Pigeonholing Guild Wars

I’ve seen it several times since ArenaNet’s announcement of “no healers!” that people are very skeptical. Tell them there are no healers, no tanks AND no raids and the answer you’ll get from some of them is “I have never seen something like this and thus, it can’t work.” I haven’t played Guild Wars 2 yet. So I can’t say if it works or not. But I do believe that a company can release an MMORPG with no healers, no tanks and no raids and it will still be fun.

Either way, it reminds me of my little love&hate relationship that I had with Guild Wars in the beginning. Before Factions was released, ArenaNet had a “Factions Preview Event“. I got a key from a friend and so did bookahnerk. And off we went. He had previously played, among others, Ultima Online, Everquest and WoW. I had never played any MMO but WoW. And there we were, tossed into the world of Guild Wars with premade level 20 characters. I was totally, completely lost. I loved the graphics, I hated the movement (come on, no jumping? ^^ Thankfully, Guild Wars 2 will let us hop around like mad bunnies. *cheers*). But my main complaint was: 8 skills? Only 8 skills? I sat there, in front of my PC, nerd-raging: “How is that supposed to work? Skill comes from knowing which of your bazillion abilities to use at any given moment! This is crap! GAAAAAH!!”

I tried and tried but… the game didn’t grow on me. I actually don’t remember what made me buy it in the end. I only know that I kept bothering my friend with silly n00bish questions. There was something about the game that had captured me, after all (maybe just the feeling that I was missing the point seeing how the game was quite popular). She told me that I’d be better off getting “Nightfall” (the third campaign) to start because the tutorial is much easier to understand than the one in Factions.

However, the main problem was still: Why do I only get to take 8 skills? World of Warcraft lets me access all skills available to me at any given time! – It wasn’t until I read some comparison that I finally started to understand. I can’t remember if it was somebody from ArenaNet who compared their system to Magic: The Gathering. Oooh, I had played that! I even have a ton of cards (my favourite colour is blue, in case you wanted to know ^^)! And in Magic, you also build your deck. Something I actually quite enjoy doing. You choose a certain strategy, then you take cards out of a huge pile of cards that you own and use them in a game. You may own 1000 cards, but you can only use 60 of them in a match. And it makes sense because you’re using a certain strategy. And just imagine trying to play with 1000 cards at once! It’s the same with Guild Wars. You have access to 2 professions’ skills and build a “deck” with it. Here is an overview. The warrior has 140 skills, for example. I’m glad I don’t have to memorise all of them! ;)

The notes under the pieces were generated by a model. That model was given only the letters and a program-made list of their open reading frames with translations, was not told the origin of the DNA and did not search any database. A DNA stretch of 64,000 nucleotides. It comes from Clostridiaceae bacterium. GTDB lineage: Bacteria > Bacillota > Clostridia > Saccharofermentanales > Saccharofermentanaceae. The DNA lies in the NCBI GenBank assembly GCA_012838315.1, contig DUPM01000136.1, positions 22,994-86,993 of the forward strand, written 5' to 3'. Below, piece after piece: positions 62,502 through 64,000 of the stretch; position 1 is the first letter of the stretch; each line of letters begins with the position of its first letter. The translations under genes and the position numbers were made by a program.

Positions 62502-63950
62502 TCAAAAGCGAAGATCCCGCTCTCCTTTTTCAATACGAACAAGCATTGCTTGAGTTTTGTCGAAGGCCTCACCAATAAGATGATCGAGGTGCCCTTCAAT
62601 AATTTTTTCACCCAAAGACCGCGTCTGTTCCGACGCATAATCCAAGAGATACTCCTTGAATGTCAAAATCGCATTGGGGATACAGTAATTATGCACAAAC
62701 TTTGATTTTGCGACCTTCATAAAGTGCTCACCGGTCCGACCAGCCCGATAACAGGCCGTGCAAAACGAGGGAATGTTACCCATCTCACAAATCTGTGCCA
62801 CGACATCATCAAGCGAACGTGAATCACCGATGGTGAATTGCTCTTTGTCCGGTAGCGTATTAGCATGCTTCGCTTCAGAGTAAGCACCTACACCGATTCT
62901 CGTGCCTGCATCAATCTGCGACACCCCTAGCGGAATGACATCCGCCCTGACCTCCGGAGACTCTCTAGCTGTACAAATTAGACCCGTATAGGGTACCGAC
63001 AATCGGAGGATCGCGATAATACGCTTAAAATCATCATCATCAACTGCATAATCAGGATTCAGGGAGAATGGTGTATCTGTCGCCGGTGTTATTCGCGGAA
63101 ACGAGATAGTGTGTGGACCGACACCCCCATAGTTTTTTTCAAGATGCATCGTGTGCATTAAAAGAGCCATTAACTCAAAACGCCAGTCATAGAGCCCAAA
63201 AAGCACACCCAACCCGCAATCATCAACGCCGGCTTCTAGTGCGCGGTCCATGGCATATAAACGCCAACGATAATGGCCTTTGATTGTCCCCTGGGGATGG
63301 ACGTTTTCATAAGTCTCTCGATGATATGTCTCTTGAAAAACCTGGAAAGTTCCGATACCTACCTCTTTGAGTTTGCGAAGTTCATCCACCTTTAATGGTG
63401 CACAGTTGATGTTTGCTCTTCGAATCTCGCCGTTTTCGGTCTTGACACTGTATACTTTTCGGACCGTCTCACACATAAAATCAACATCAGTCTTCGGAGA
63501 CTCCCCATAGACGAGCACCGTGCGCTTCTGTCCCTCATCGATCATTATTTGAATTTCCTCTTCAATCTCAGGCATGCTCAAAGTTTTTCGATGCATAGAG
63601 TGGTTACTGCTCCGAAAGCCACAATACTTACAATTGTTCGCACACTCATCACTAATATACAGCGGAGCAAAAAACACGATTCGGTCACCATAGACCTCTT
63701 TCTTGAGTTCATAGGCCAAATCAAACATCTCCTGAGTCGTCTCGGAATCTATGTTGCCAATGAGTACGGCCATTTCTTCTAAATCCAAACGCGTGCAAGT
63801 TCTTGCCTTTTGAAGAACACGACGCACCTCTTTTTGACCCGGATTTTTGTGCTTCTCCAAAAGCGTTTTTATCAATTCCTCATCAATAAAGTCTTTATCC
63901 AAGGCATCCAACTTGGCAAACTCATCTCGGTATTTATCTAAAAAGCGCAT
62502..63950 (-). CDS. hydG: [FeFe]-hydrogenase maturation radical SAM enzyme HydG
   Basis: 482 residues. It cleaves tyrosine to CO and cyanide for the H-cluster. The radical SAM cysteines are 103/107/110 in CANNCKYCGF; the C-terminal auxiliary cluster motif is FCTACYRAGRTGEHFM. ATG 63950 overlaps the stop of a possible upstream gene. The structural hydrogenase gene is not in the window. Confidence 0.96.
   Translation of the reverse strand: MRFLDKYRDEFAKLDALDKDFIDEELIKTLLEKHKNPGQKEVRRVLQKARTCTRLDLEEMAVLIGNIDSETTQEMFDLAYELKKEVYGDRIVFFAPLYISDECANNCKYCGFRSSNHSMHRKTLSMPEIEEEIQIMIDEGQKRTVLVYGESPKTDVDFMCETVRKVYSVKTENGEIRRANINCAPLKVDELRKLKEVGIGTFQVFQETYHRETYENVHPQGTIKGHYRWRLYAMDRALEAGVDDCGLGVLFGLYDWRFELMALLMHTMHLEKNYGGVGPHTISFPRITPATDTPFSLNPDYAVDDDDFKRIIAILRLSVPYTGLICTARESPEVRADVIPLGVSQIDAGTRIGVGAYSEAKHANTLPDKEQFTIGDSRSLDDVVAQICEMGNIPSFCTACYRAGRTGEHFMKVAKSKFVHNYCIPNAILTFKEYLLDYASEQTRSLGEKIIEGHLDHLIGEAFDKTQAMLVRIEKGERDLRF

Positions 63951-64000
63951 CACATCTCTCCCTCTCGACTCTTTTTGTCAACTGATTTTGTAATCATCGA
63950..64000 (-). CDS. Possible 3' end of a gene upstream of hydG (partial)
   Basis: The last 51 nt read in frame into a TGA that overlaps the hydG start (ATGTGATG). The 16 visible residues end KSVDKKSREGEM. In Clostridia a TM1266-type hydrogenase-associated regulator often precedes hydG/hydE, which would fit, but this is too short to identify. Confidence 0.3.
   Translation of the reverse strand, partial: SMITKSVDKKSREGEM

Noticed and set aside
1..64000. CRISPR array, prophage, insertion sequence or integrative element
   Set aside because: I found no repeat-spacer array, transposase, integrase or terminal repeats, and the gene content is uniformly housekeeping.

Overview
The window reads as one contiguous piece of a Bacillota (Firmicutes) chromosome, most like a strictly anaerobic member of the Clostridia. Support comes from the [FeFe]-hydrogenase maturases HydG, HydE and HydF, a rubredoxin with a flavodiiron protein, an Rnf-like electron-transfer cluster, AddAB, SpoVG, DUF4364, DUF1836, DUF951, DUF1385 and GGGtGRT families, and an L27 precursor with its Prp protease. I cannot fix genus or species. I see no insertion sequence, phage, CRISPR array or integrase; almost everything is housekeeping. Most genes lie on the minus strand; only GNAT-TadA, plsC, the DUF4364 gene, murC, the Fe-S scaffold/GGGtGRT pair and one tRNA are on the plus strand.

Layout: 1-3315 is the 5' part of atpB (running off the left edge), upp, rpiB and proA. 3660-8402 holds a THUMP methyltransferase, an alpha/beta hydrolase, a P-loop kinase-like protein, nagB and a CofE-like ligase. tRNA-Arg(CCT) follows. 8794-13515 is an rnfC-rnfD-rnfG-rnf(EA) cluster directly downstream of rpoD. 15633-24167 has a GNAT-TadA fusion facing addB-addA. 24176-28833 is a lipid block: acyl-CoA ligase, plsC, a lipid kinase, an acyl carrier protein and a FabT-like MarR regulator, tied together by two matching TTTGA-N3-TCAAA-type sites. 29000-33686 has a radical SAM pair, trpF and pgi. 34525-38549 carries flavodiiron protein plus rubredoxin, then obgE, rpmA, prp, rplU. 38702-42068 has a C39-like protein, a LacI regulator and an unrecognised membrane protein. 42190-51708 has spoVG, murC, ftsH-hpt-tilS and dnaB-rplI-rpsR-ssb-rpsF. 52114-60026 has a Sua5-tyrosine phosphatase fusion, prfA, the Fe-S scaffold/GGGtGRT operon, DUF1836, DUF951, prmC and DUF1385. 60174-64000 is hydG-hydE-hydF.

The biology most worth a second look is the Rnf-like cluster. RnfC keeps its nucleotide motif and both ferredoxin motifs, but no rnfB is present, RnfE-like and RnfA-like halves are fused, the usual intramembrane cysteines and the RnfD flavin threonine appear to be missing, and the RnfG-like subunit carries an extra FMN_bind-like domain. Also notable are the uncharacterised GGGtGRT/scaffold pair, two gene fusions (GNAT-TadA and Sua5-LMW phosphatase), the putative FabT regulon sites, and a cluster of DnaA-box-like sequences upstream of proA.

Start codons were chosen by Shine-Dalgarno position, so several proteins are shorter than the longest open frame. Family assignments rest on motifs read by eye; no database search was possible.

Once I read the comparison of Guild Wars and Magic, the system was suddenly very easy to understand. Guild Wars was still the same game it was before. But now that I had a comparison, I didn’t call it lame anymore and started to really appreciate it.

It’s funny how our brains work (or maybe just my brain but I don’t think I’m *that* special ^^). It’s difficult to imagine a system that we’ve never seen before. Or imagine a system that’s so different from the ones we’ve seen in the last few years. And in some cases, we might jump to conclusions and say that this new system can only fail because we can’t imagine how it could work. On the other hand, Guild Wars already does work without a ‘tank’. At least, it’s not the kind of tank you know from WoW, Rift,… – so if they could pull that one off without it being too easy, why shouldn’t they be able to do it again but this time, without a tank OR a healer

I remain curious and really hope I can get to test the game on this year’s gamescom (note to self: Bring earplugs! We didn’t test the game last year because the stand closeby – was it TERA or Rift? – was so loud that my ears hurt after a few minutes and we left :( ).

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